As soon as I returned from Samoa, I had a few meetings to attend to and then turned back to the airport to begin my travels to Papua New Guinea for the consecration of The Rt Rev’d John Dubabagi, Bishop of Dogura. PNG is always an interesting place to visit and is known locally as the ‘Land of the Unexpected’. My travels included a few moments of the unexpected, both joyful and shall we say testing of patience, but the most important aspect of my time there was the continued building of relationships with the whole of ACPNG. Waiapu has held a relationship with ACPNG for the past 14 years, with great support from the H & W Williams Memorial Trust who sponsored my travel to PNG. Over that time we have developed strong connections with the Bishops, clergy and laity across the church which are proving to be important as we assist the church in its development. ACPNG has much in common with the Anglican Church of Melanesia, and also receives support and encouragement from Anglican mission agencies, Bishops and Dioceses from the Church of England and the Anglican Church of Australia. We have developed very good relationships across those networks and look forward to that continuing to evolve as we set our sights together on how we can assist the church there to flourish despite the challenges is faces as the most impoverished Province of our Communion in Oceania.

 

Since returning from PNG I’ve been involved in supporting our local Napier community at the Napier Pilot City Unity Day, local ANZAC Day commemorations, Parish visits and attending the 160th commemoration of the Battle of Gate Pa. There has also been much to do with our governance boards including a road trip with members of WASSTB to visit three of our ECEs which have or have had whanau aroha services connected with their work. It was inspiring to see the great work and ministry being done across these centres as they support tamariki and their whanau through what can often include very challenging times. The WASSTB board members are also working with me to prepare for advertising for a new Kaihautū (CEO) for Anglican Care Waiapu. I look forward to sharing that advertisement once it is ready to be released soon.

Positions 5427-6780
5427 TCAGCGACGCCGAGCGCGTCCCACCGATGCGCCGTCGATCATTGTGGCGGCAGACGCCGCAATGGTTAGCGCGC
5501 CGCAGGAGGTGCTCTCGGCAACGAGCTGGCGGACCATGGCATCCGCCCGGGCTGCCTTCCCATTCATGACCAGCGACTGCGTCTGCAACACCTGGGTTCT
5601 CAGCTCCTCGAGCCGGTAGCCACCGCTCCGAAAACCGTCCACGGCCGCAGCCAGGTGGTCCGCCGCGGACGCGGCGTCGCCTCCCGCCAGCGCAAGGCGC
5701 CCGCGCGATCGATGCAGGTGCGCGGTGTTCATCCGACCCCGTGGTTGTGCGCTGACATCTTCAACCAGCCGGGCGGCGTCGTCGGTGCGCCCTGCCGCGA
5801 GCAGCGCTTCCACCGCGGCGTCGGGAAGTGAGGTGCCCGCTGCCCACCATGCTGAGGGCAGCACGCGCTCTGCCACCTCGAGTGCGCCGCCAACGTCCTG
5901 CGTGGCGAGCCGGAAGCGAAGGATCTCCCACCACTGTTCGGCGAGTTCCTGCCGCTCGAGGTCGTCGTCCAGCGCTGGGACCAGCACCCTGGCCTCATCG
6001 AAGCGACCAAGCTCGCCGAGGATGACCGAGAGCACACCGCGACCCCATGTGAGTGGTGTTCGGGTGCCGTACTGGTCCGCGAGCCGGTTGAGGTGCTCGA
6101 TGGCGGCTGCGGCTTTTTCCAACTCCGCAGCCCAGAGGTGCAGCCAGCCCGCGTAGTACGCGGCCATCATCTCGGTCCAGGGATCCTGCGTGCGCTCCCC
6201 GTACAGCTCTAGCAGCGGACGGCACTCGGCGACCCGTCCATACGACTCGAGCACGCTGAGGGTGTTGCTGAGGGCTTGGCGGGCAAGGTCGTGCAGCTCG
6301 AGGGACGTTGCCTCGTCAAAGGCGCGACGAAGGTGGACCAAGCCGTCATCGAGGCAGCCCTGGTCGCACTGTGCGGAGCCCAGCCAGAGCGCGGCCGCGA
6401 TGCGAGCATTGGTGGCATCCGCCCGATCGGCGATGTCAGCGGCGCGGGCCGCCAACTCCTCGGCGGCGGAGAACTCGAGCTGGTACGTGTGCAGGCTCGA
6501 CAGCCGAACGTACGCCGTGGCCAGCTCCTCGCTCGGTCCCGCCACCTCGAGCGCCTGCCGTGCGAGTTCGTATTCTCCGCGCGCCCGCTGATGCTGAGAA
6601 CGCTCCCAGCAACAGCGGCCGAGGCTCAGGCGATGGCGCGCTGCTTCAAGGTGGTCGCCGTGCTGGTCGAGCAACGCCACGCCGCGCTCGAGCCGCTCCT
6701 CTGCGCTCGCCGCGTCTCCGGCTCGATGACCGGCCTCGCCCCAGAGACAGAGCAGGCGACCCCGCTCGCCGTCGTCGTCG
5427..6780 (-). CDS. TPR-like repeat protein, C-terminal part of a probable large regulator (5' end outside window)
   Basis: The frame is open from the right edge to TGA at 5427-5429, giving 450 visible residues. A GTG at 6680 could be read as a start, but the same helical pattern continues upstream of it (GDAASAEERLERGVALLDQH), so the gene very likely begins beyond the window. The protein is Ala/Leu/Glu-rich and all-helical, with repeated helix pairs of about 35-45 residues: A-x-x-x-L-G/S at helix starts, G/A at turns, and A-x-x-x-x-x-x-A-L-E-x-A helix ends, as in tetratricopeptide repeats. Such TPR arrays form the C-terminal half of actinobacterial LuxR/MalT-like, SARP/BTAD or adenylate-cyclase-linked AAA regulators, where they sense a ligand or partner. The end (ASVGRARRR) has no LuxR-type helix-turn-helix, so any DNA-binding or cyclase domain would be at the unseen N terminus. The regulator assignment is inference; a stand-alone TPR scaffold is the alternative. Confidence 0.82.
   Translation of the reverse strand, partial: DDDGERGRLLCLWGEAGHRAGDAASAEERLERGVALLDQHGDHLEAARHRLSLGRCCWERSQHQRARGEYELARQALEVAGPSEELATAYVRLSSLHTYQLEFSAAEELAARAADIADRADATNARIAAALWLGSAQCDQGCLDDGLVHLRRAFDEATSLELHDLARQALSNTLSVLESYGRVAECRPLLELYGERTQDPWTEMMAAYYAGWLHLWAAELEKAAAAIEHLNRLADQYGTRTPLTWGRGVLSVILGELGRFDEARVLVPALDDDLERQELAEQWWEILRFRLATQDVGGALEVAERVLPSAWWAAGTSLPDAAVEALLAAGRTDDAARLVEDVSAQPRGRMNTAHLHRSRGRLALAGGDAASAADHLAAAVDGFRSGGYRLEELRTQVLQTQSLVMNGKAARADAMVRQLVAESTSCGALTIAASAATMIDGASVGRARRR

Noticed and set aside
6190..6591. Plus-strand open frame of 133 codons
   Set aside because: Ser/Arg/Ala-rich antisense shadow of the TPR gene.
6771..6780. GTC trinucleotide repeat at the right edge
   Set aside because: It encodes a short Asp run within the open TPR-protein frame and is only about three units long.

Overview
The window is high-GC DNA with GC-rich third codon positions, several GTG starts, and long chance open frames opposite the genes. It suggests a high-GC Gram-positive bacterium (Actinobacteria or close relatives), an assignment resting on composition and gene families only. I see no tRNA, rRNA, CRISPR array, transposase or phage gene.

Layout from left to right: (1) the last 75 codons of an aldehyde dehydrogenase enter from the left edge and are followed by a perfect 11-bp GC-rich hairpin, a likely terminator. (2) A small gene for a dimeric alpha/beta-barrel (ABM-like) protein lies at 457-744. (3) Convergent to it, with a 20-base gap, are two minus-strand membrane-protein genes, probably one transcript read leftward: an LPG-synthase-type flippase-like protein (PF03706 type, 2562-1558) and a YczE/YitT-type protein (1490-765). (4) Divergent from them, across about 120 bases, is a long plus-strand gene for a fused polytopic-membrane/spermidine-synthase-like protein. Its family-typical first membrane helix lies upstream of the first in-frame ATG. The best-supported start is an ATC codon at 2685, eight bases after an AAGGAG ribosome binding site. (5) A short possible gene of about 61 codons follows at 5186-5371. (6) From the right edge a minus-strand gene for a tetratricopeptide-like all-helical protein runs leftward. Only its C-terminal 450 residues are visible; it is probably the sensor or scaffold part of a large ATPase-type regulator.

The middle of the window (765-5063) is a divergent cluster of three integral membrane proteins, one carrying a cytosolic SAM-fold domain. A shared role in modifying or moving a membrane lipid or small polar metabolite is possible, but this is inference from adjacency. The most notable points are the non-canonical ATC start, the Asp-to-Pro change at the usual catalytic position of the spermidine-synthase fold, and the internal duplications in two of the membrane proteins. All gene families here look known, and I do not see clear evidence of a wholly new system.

Last week I had the pleasure of attending St John’s Theological College on Friday for the pōwhiri for the Manukura, The Ven Dr Hirini Kaa. It was good to see the college community in good heart and voice as they offered a rousing haka and waiata with stirring korero. We enjoy having Hirini as a member of WASSTB and look forward to continuing our involvement with St John’s Theological College.

 

This week is a time for preparation for the Tikanga Pakeha Conference being held over the weekend in Havelock North and then for General Synod Te Hīnota Whānui which commences on Sunday at Omāhu Marae and then is being held at Toi Toi in Hastings, hosted by Te Pīhopatanga o Te Tairawhiti throughout next week. There is a lot of business and wananga ahead of us for these meetings, as well as the important relationship building across the church. I invite your prayers for the team from Waiapu who are joining me for these meetings; The Rev’d Jenny Chalmers, The Ven David van Oeveren, Caitlin Mockford, Tim Cross, Alison Thomson, and our Diocesan Registrar Colleen Kaye will be attending as part of the team in support of the General Secretary.

 

May the celebration of Pentecost this Sunday provide you with a renewed sense of the Aroha (Love), Rongo (Peace) and Hari (Joy) which comes from God that through God’s spirit alive within you, you may continue to serve God with all grace and wisdom.

 

Nga mihi,

 

+Andrew